2KW high frequency transformer

Discussion in 'The Projects Forum' started by Nultrilett, Jan 23, 2012.

  1. Nultrilett

    Thread Starter New Member

    Jan 23, 2012

    At Uni i am going to have a project where i'm going to design and build a high frequency 2 kw transformer.

    The task is to make the transformer which goes into a system that transforms the electricity from a solar panel so that you can use it on a 230 V AC net, or charge batteries with the electricity from the panel.

    My teacher is very busy, an could only tell me a little about it. the main line is that you have a solar panel that may produce 24 V dc (think it was the number he gave me), and then invert it to AC, then via the transformer transforme it up to like 400V AC and then invert it to DC again.

    Anyone understand that?

    I'm having trouble finding information about this, and can't find the right things to google, nor do i find any supplier who sells this stuff. Anyone who can ponit me in a direction to start? Would like to impress my teacher who thinks a girl can't do it..

  2. Experimentonomen


    Feb 16, 2011
    Buy a 2kW 24VDC to 240VAC power inverter.
  3. bountyhunter

    Well-Known Member

    Sep 7, 2009
    That sounds like the problem. At least it will prepare you for working in the electronics inductry: my old boss used to think I was able to read his mind too. never enough time to think about what he actually wanted me to design and communicate that to me, always enough time to yell later when he didn't get what he wanted.

    Get your teacher to help you understand the subject. Whether he wants to admit it or not, that's his job.

    And FYI: I designed power converters for 30 years and I could not do this task with the information you have. You need specific specs like voltage, current, what the solar panels input voltage range will be, etc. Nobody can build something without knowing the full specs of what it has to do.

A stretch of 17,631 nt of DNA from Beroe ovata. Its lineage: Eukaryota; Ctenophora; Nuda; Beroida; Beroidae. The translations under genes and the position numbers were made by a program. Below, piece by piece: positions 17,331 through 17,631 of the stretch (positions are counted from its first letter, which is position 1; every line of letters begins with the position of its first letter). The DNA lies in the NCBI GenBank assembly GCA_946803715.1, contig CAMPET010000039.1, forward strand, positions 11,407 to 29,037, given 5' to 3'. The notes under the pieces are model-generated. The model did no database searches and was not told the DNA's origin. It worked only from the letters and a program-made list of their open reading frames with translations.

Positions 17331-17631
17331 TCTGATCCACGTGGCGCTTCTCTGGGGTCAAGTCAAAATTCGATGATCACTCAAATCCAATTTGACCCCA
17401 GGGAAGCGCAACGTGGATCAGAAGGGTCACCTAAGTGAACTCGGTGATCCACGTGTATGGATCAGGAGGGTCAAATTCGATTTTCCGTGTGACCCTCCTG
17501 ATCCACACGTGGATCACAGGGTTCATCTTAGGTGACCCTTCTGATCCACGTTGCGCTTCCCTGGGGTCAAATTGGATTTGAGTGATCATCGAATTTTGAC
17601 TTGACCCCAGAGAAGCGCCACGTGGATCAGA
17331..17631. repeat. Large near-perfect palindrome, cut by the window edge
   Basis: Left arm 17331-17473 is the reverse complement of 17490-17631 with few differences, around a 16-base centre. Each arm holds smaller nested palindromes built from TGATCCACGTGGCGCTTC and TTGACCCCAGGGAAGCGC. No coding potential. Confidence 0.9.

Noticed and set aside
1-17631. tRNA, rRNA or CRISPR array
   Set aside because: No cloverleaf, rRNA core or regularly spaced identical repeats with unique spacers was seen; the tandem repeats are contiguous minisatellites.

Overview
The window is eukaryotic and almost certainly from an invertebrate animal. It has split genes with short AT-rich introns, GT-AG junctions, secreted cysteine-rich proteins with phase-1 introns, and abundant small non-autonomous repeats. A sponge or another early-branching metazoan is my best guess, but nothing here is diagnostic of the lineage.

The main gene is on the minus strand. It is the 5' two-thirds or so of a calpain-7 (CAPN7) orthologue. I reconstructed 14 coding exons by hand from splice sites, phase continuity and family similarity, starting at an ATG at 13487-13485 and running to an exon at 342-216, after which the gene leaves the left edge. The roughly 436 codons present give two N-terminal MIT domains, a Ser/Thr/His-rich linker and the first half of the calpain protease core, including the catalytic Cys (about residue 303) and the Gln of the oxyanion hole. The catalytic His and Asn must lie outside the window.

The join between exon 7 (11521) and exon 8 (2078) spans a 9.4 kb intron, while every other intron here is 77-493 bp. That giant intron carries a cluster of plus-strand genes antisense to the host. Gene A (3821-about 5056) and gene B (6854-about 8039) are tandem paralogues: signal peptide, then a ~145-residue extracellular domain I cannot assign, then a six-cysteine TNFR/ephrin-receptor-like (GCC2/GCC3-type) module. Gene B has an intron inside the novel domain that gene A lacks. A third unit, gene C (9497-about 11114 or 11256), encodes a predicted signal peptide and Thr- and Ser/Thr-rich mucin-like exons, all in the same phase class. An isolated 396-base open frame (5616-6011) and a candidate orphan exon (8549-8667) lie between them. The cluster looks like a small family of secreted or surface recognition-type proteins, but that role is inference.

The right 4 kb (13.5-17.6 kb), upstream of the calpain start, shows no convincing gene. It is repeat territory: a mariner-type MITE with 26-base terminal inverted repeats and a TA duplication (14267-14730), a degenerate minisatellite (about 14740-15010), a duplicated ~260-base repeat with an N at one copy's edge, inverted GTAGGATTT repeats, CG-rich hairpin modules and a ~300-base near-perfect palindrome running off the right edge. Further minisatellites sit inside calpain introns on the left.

4. PaulEE


    Dec 23, 2011
    You have 24 VDC. You need 400 VAC. You then need to convert back to DC again.


    Somehow, drive low side of high power transformer with power MOSFET, IGBT, etc., with turns ratio such that 400 AC will appear at the output windings.

    Next, use power semiconductors (rectifiers, HV caps, etc.) to rectify (either half-bridge or full-bridge) down to DC again.

    The difficulty with your project (as described) is dealing with the higher voltages (and subsequent currents), along with the oscillation circuit at the initial 24 VDC end of things. This has to be robust. The transformer input terminals must be modeled correctly, and must be treated like the complex impedance that it is. You must pay attention to phases, all signal levels, component choice, max component values, back-EMF from the transformer coil, etc.

    As described, it is doable, and in theory, it isn't too bad. Just be careful! :/